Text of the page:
There kinase, (regulated by serum and glucocorticoids SGK), it’s a enzyme that drives insulin resistance in the liver and according to a team of researchers from Massachusetts General Hospital (MGH) represents a promising therapeutic target in the treatment of type 2 diabetes.
In fact, a central feature of type 2 diabetes is the inability of the body’s cells to respond to insulin, a hormone that keeps blood glucose levels normal. Crucial to this balance is the liver, which stores and produces glucose according to the body’s needs.
The study was published in the scientific journal Cell Reports.
Kinase: some research details
“We decided to study the role of SGK in insulin action and metabolism because the field took over, as it looks very similar to another insulin-activated kinase called Akt, that SGK would do the same thing as AktSays the senior author Alexander A. Soukas, MD, Ph.D., principal investigator in the Center for Genomic Medicine and Diabetes Unit of MGH and associate professor of medicine at the Harvard Medical School.
Abstract graphic. Credit: DOI: 10.1016 / j.celrep.2021.109785
“We had the idea, based on some early experiments, that it could actually work in opposition to Akt and that it could represent a way to target insulin resistance in diabetes in a very different way, promoting metabolic health and insulin sensitivity“, continued the expert.
Indeed, the team’s experiments revealed that when mice were fed an unhealthy diet, Sgk (the mouse version of the kinase) hindered the action of insulin by inhibiting the beneficial metabolic effects of a liver molecule called protein kinase-activated. AMP (AMPK). Sgk’s blocking of activity released the brakes on AMPK, making the liver more sensitive to insulin and burning fat: “In this way, targeting Sgk can be a way to target the metabolic changes in type 2 diabetes in a way that was not previously thought possible “says Soukas.
The results indicate that inhibition of kinase activity in the liver could prevent the insulin resistance typical of type 2 diabetes. “In essence, the SGK blockade in the liver restores a more normal action of insulin, helping in the process to block the accumulation of fat in the liver and weight gain that so frequently accompany a Western diet “, explained Soukas.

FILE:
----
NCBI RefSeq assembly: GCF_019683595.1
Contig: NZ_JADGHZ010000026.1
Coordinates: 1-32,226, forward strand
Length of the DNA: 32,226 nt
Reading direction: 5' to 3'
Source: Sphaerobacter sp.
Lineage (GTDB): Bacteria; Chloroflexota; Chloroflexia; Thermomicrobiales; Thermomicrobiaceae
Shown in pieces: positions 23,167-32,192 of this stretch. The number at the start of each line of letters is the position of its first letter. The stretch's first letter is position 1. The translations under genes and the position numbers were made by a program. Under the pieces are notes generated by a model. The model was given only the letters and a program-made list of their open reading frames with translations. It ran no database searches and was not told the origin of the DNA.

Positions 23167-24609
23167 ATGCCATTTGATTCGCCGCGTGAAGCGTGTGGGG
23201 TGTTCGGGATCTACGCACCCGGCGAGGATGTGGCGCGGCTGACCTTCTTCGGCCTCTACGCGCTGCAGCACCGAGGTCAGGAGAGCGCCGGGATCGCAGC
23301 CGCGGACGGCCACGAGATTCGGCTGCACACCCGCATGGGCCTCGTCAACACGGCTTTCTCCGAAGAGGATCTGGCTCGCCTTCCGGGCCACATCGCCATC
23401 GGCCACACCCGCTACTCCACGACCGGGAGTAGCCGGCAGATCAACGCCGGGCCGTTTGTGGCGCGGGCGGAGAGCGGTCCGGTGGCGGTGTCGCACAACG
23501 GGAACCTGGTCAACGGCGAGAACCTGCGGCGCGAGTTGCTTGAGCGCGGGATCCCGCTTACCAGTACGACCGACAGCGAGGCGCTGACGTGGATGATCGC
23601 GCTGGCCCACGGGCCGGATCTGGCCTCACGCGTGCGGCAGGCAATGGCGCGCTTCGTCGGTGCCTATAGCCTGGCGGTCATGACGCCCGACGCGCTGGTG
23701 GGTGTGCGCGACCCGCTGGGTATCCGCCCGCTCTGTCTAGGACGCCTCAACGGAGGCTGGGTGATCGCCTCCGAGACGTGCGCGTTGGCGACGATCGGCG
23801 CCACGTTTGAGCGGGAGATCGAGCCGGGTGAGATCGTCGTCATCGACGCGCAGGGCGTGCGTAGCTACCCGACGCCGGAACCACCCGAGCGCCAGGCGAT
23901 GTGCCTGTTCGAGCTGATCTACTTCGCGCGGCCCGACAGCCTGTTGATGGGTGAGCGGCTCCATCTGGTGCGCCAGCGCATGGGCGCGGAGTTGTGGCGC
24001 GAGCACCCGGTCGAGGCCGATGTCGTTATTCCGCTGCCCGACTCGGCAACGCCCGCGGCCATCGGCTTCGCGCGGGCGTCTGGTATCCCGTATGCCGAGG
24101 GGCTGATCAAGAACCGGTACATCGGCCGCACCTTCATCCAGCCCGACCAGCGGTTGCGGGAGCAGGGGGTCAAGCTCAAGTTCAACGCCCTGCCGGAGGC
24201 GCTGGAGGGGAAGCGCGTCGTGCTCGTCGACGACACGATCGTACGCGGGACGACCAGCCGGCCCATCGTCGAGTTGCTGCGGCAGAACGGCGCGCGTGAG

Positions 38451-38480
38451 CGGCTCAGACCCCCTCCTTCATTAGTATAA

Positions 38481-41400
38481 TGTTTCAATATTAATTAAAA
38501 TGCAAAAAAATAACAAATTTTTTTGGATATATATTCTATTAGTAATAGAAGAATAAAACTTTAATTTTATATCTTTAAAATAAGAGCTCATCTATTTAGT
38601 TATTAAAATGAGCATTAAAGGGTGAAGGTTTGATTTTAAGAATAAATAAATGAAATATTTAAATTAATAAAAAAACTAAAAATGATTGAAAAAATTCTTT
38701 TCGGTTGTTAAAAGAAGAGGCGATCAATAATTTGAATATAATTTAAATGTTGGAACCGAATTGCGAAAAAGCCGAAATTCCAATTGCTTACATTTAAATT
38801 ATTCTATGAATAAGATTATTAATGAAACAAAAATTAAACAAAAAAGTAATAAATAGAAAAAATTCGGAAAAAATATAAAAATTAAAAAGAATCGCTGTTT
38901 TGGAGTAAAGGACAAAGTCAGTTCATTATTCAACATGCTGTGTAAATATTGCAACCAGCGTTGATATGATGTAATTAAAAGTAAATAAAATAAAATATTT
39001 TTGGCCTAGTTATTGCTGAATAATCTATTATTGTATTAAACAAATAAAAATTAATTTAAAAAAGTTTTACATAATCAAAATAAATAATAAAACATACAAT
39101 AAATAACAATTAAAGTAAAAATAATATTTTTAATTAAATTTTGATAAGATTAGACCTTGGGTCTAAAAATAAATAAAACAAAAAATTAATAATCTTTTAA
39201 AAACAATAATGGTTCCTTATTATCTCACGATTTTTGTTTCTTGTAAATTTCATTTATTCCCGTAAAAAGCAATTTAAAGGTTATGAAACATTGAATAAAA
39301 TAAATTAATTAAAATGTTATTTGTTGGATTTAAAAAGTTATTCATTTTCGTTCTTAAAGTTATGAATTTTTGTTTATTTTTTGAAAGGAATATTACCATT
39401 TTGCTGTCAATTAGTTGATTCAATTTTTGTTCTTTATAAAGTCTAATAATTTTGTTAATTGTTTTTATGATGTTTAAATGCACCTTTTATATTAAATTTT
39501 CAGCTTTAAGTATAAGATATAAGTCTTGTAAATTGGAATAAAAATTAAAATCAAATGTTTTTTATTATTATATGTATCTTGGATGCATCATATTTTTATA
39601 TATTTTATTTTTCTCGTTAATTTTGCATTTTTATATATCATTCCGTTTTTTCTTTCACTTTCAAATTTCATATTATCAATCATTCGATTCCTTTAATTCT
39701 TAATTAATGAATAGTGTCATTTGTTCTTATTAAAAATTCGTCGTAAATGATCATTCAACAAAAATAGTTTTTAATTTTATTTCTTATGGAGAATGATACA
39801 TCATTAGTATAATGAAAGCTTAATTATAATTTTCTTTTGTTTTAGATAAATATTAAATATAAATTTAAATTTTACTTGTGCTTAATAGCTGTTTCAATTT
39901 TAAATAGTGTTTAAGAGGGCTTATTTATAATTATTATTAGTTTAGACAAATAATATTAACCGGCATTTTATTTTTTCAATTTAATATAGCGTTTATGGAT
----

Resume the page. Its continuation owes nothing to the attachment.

“While we wouldn’t expect this to give people the power to eat fast food with impunity, when combined with exercise and attempts to eat healthier, treatments like this could revolutionize the way we treat type 2 diabetes. “.
The increasing diagnoses of type 2 diabetes is a major concern in health care around the world. In fact, the global prevalence of the disease is projected to increase by 7079 individuals per 100,000 by 2030, reflecting a continuous increase in all regions of the world. The most worrying trend relates to increasing prevalence trends in low-income countries: the incidence peaks around 55 years of age.
Rapid economic development and urbanization have led to an increase in the diabetes burden in many parts of the world. Diabetes affects individuals’ functional abilities and quality of life, leading to significant morbidity and premature mortality. Recently, concerns have been raised that more than a third of diabetes-related deaths occur in people under the age of 60.
Increased consumption of unhealthy diets and sedentary lifestyles, resulting in increased body mass index (BMI) and fasting blood glucose, are the main causes of the spikes in type 2 diabetes diagnoses. In particular, people with a higher BMI are more likely to be affected by the condition.
Aging of the human population is another contributing factor, as diabetes tends to affect older individuals. Constant control of blood sugar, blood pressure and other goals such as controlling weight gain are the fundamental goals that help keep the disease under control.
In Italy, the prevalence of type 2 diabetes has increased slightly since 2012 (7.5%), with increasingly higher values in men than in women (8.8% vs 7.2% in 2017). Even in the Bel Paese, the disease manifests itself more in the 80-84 age group: almost one in 4 subjects (23.4%) in this age group has a diagnosis of type 2 diabetes. national data are: Calabria (10%), Sicily (9.4%), Puglia and Abruzzo / Molise (equal 8.8%), Lazio (8.7%), Campania (8.5%) and Basilicata ( 8.6%).